As bulimia develops, you may not eat at the beginning of the day. But later you may binge to comfort yourself, especially at the end of a stressful day.
Vomiting causes the body to release endorphins, which are natural chemicals that make you feel good.1 Eventually you may make yourself vomit even if you have not overeaten so that you can feel good. Soon you lose control over the binge-purge cycle. Repeated vomiting, fasting, exercising too much, or misusing laxatives, diuretics, ipecac syrup, or enemas will eventually cause serious, long-term health problems.
After bulimia becomes a pattern, it is very difficult to return to normal eating without help. Unhealthy eating behaviors can continue for many years before a person seeks treatment.
If not treated, bulimia can lead to serious, long-term health problems. It is common for people to hide the condition from others for years. By the time others discover the disorder, many people with bulimia already have serious problems. These range from mild to severe, depending on the type of purging behaviors and how long they have continued.4 Health problems caused by bulimia include:
- Tooth decay , toothaches, swollen gums, gum disease (gingivitis), and erosion of tooth enamel. These are caused by acid in the mouth from vomiting.
- Osteoporosis .
- Electrolyte imbalances and changes in metabolism that can lead to heart problems, such as arrhythmia and even death.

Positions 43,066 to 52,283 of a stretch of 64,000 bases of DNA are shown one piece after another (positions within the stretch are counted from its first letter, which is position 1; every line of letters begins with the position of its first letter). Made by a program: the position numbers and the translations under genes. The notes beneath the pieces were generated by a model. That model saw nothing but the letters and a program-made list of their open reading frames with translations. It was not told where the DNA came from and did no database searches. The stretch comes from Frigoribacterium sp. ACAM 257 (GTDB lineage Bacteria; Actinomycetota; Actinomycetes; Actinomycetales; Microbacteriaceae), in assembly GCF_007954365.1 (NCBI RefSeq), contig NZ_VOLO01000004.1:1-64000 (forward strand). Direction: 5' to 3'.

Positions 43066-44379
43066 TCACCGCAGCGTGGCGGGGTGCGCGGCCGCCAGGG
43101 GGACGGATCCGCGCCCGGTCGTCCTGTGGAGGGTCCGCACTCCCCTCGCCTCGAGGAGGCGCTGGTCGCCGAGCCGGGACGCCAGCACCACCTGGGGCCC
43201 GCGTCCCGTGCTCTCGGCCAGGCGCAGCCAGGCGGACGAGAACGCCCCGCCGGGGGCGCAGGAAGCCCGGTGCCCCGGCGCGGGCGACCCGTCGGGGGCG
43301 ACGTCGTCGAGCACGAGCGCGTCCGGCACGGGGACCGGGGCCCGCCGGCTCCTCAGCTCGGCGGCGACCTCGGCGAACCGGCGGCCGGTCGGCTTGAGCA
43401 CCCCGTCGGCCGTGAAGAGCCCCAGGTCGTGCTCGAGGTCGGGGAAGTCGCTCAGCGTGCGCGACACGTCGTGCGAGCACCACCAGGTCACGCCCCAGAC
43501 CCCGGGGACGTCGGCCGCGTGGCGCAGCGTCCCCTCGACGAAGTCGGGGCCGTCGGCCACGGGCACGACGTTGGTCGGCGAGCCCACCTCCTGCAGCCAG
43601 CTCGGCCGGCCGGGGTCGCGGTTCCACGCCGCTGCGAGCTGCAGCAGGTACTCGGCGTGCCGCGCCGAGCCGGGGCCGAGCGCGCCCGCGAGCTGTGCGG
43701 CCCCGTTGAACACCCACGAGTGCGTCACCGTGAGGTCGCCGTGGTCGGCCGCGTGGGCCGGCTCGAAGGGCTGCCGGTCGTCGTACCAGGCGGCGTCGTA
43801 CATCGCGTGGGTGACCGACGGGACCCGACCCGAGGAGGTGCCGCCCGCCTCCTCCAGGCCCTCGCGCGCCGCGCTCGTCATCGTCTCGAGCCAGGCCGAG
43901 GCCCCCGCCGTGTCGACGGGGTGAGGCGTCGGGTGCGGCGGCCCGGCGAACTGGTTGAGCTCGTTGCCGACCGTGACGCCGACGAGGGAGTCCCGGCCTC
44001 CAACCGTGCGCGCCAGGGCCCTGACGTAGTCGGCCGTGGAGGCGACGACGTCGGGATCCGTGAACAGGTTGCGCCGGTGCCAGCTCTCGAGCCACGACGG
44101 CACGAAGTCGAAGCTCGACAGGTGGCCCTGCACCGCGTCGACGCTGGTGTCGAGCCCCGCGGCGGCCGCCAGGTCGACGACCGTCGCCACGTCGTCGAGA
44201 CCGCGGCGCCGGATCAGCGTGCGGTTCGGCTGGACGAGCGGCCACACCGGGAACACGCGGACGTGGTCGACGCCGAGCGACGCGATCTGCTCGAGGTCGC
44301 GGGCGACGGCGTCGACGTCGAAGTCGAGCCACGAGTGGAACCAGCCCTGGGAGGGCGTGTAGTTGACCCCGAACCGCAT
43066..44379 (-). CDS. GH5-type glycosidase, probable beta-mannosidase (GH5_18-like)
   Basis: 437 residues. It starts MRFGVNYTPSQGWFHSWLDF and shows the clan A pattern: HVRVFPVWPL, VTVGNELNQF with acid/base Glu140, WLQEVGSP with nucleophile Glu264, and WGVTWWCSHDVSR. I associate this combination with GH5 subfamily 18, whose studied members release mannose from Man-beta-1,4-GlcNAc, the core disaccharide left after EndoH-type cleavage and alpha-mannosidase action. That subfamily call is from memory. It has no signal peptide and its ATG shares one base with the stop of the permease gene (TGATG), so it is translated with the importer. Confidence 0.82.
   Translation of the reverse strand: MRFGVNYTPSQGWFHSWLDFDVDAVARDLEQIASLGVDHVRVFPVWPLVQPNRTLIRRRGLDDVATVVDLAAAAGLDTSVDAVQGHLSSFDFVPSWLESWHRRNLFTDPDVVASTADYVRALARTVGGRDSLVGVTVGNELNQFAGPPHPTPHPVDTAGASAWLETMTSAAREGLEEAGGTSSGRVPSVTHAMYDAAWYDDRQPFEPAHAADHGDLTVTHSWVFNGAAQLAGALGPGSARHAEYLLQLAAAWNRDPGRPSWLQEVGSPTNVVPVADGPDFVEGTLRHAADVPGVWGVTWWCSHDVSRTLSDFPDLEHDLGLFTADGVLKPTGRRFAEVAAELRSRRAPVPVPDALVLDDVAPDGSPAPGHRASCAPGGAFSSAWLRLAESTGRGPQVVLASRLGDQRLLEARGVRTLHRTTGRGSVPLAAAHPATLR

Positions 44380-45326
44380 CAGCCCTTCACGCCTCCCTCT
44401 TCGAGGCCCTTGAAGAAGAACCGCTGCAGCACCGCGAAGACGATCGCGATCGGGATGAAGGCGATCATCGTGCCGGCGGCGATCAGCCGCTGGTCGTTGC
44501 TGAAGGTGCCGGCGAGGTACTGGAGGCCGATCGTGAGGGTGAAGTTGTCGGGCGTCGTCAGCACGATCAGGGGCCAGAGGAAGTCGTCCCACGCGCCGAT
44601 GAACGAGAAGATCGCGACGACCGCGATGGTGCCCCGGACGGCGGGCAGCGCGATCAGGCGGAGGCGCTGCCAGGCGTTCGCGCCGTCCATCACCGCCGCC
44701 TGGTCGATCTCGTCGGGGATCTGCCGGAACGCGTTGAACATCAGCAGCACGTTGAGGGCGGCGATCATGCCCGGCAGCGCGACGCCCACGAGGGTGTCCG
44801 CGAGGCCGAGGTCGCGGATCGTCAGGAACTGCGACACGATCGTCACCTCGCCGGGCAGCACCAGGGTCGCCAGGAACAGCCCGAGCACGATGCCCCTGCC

- Dehydration , which can lead to weakness, fainting, or kidney damage.
- Inflammation or tears of the esophagus, which may cause bloody vomit.
- Swollen salivary glands.
- Fainting or loss of consciousness, usually because of low blood pressure.
- Abnormal heartbeat (arrhythmia) .
- Low body temperature.
- Suicide risk when feeling discouraged about having bulimia or a relapse or about ongoing body image issues.
- Long-term problems with bowel movements because of laxative abuse.
Overuse of medicine (such as ipecac syrup) to cause vomiting can lead to diarrhea, weakness, low blood pressure, chest pain, and difficulty breathing. A person can die from prolonged overuse of these medicines.
- Depression , which commonly occurs with eating disorders and increases related feelings of guilt, anxiety, and obsession.
- Substance abuse , which occurs in about one-fourth of those with bulimia.
- Borderline personality disorder , which more commonly occurs with bulimia than with other eating disorders.
- Anxiety and anxiety disorders .
- Obsessive-compulsive disorder .
- Social anxiety disorder or other phobias.
- Panic disorder or panic attacks.
Although bulimia is a long-term disorder linked to serious health problems, it can be successfully treated. Most people who seek treatment for bulimia get better. About half of people with bulimia recover completely with treatment. 5
Although treatment is usually successful, bulimia is a long-term disorder, and setbacks can occur. A return of symptoms (relapse) is especially common if a person continues to diet or have rituals related to food (such as planning the day around a time to binge) and is not sure that he or she is ready to change.6 But with ongoing treatment and patience, most people can eventually overcome bulimia.